Marketing Photography Case Study #6 – Air Animal Pet Movers

Every once in awhile a project comes along with way more facets than ordinary photo projects. This is one such project!

Client:  Air Animal Pet Movers is a company that specializes in the arrangement of domestic and international travel for pets, to include at least dogs and cats. Their family-owned business was founded by Dr. Walter Woolf, a licensed veterinarian in 1977. I was brought in to this project by friend and client Karen Frashier of AdvocateMarketingPR, who had been hard at work helping Air Animal with their brand presence and marketing message. After several conversations it was determined (and driven by magazine articles Karen had pre-arranged in both Lufthansa Cargo and British Travel Magazine) that we needed to shoot 3 key images to get the magazine articles to snap: one at Tampa International Airport that showing an Air Animal Van entering the Airport, a pet examination shot for a dog that was actually traveling to Brussells in real life, and a shot of a ‘stand-in’ dog (looked the same!) being checked in at an counter inside the airport. We also produced studio portraits of all staff posing with their personal pets – a clever way of playfully shooting what would typically be head shots to give their website more personality.

Challenges:  At the top of this list was the fact that all shots but one featured live animals, which automatically increased the ‘trickiness’ factor exponentially! We needed the assistance of the TIA marketing and security departments to help manage incoming airport traffic as we shot our images at sunrise at the main junction entrance of the airport, one of the busiest times for the airport. We had our newly wrapped Air Animal van drive very slowly in a pre-scouted lane during morning rush hour at the entrance to the airport for four or five laps.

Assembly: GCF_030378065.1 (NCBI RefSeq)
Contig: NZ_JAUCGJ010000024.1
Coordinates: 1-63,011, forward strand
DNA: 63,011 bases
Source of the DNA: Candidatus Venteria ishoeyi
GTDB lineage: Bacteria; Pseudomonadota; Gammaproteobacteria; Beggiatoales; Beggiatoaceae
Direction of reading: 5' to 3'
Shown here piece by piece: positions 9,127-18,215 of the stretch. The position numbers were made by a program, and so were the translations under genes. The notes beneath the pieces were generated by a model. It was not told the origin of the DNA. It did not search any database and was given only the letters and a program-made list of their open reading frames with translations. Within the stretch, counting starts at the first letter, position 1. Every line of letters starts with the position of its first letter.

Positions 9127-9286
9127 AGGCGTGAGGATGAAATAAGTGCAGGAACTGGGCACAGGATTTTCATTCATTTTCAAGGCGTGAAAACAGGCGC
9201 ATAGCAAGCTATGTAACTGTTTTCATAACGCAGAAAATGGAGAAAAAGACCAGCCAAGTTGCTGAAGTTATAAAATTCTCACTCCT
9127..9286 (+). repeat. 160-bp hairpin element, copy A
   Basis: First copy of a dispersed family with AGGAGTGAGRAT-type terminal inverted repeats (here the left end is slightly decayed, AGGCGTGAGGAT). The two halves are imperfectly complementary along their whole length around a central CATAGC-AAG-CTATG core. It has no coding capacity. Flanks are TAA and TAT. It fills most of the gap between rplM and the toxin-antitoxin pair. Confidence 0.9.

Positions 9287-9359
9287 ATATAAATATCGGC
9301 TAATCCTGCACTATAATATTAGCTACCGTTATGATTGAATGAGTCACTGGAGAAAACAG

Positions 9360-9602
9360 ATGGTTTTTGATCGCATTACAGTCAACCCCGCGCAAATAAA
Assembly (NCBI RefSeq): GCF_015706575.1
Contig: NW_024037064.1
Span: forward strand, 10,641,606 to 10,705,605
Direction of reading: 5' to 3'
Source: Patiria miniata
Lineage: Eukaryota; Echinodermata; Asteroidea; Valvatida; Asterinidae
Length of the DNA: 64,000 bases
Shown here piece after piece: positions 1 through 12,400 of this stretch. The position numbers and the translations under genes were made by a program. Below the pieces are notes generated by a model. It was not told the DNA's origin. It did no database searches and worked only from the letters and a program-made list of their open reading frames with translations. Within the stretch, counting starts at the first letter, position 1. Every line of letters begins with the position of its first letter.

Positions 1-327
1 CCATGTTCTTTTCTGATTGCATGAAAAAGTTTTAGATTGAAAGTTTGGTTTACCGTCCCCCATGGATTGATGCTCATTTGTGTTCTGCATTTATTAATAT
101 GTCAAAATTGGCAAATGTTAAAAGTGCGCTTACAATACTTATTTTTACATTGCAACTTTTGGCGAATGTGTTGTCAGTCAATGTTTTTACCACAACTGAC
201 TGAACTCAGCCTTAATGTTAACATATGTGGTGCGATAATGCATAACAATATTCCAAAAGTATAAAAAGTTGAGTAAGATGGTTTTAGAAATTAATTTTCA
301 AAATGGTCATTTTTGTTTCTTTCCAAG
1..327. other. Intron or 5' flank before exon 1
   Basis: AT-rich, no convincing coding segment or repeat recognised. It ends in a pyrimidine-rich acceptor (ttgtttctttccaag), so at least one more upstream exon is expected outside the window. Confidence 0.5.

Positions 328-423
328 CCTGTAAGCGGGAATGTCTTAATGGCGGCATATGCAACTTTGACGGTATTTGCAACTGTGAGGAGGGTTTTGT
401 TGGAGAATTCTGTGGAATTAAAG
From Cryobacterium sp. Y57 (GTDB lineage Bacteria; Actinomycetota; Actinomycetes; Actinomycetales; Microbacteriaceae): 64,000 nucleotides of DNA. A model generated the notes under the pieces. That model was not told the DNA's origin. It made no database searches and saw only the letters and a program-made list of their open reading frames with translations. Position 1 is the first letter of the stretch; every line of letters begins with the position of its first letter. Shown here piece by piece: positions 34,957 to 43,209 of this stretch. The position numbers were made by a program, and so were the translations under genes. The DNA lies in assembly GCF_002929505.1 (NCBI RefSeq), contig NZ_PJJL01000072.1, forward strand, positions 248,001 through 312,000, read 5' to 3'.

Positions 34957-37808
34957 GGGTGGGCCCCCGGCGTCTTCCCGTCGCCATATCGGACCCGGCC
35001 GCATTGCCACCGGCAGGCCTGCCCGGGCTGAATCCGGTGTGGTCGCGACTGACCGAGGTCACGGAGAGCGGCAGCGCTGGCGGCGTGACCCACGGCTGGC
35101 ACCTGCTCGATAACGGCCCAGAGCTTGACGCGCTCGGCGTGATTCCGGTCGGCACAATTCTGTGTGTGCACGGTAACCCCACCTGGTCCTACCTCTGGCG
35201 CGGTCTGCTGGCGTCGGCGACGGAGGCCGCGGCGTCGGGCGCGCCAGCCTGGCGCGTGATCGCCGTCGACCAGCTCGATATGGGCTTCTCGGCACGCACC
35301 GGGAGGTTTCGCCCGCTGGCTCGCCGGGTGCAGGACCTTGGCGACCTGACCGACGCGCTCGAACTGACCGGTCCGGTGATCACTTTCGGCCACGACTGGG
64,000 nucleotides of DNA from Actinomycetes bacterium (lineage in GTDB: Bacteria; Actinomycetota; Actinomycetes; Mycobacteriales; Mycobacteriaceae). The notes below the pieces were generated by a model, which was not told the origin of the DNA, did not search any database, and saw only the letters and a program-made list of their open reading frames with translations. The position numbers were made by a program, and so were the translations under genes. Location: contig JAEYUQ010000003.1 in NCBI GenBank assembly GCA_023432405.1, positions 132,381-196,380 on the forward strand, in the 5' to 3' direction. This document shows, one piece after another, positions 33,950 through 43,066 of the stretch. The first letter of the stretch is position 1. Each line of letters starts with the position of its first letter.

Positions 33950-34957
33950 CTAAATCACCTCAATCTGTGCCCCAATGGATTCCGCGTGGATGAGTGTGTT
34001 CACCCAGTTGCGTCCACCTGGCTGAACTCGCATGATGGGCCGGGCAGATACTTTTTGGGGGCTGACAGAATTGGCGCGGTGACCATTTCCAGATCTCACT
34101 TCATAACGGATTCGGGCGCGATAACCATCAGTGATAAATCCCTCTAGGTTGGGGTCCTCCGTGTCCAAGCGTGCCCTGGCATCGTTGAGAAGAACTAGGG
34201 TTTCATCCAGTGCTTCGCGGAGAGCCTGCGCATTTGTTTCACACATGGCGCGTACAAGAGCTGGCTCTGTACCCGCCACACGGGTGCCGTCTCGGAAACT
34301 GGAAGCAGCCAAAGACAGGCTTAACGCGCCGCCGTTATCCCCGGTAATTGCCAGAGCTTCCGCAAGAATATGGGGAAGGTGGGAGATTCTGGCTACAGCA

Client Comments:  “The planets aligned and offered Air Animal not one, but two international magazine features. Thompson Brand Images got the shots we needed in two very focused shoots inside and outside one of the world’s busiest airports. Bob talked with me about the brand and the article, and we built the shoot around Lufthansa’s story.

We ignored the old showbiz warnings and worked with two weimaraners, three people, a van, an airplane, airport traffic and airport police during Florida’s unpredictable rainy season. Then, we did it again two weeks later with studio shots of Air Animal staff with their pets. The pets and the people look great in every shot and mesh with the brand—not an easy task. But that’s what Bob does! Another successful project by Thompson Brand Images…”

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Marketing Photgraphy Case Study #5 – Stetson University College of Law – Gulfport